Considering the features that have been both teased and leaked for the OnePlus 2, it’s not exactly surprising that people would presume it’s going to cost quite a lot, almost at mainstream flagship smartphone levels of $500 or more. OnePlus CEO Peter Lau, however, is now disputing those speculations and putting a public promise on the price of the upcoming smartphone. But while the OnePlus 2 won’t cost you an arm or any limb, it’s promised less than $450 price tag is considerably more than the current OnePlus.
The OnePlus One currently sells for $249 for the 16 GB version. The 64 GB model, though four times the storage capacity, is only a stone’s throw away at $299. A less than $450 smartphone, whether it be $449.99 or $400, is without a doubt a huge jump in price and a sharp turn for the startup. Of course, that price might be justified given its features, both rumored and confirmed, such as a Snapdragon 810, a fingerprint sensor, glass and metal materials, and a dual camera setup. Lau himself was quoted saying that a $400 price tag wouldn’t be unreasonable.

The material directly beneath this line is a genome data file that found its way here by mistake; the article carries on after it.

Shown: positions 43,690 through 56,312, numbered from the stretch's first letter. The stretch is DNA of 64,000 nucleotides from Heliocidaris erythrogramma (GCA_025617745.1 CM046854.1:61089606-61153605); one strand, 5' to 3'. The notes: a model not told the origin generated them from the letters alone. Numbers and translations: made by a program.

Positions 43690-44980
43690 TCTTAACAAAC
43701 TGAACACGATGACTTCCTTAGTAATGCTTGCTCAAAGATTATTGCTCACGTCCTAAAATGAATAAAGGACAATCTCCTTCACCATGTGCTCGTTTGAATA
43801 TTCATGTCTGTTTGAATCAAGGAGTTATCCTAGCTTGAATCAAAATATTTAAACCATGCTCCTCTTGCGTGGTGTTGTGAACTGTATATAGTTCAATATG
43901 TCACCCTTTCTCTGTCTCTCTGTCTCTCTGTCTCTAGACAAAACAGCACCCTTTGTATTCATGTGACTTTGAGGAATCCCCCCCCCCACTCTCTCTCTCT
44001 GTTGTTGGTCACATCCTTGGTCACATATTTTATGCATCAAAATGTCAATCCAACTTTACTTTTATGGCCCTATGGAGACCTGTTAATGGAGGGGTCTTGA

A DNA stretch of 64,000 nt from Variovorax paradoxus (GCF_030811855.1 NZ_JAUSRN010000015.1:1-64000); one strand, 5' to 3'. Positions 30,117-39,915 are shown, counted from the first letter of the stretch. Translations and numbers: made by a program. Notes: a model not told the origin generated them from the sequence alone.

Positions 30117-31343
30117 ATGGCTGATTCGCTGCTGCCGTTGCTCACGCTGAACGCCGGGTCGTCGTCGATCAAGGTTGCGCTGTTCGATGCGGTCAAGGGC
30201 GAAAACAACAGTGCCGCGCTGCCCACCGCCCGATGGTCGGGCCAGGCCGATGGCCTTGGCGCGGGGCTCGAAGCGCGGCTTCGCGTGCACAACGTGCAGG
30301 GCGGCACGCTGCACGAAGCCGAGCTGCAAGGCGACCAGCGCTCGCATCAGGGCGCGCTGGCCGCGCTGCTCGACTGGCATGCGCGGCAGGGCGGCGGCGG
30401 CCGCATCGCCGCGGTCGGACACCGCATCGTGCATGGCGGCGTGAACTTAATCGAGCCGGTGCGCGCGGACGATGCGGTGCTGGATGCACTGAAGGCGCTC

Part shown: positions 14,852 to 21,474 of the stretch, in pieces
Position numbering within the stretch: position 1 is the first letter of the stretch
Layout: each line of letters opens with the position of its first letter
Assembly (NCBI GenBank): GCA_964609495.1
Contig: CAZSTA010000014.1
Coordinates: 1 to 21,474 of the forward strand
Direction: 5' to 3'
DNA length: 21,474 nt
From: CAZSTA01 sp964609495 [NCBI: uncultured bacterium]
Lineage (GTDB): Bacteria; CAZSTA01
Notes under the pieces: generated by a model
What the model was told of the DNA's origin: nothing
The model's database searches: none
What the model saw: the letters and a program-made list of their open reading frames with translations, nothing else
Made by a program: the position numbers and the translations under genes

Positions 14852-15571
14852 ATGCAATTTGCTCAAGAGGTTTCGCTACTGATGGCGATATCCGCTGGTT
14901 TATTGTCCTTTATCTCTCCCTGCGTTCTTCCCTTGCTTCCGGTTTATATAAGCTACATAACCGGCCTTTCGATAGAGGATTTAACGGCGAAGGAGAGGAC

The justification for the price jump might be understandable but it might be a difficult pill to swallow for true believers. Even more disturbing, however, is what OnePlus claims in the same breath.
“Honestly, it’s never been about the price. We simply make the best smartphones we can, and we go from there.”
The second part might be true, but the first one is questionable. Truth be told, there have been smartphones, from the same generation even, that outshine the OnePlus One but its biggest pull is that it has made that affordable. It’s the same strategy that Xiaomi employs, flagship features at a wallet-friendly price, except OnePlus isn’t confined to China. In saying that it has never been about the price, OnePlus might be betraying ignorance of market dynamics and a tinge of hubris.
Will the OnePlus 2 fly or flop due to this price change? it’s too soon to tell and will depend on many but small factors. Admittedly, a $400 tag is still considerably less than current flagships and if the OnePlus 2 can match those in features and quality, people might still have reason to root for it. Quality will definitely be the biggest question mark here, especially with OnePlus promising a lot of things. It remains to be seen if it will be able to deliver.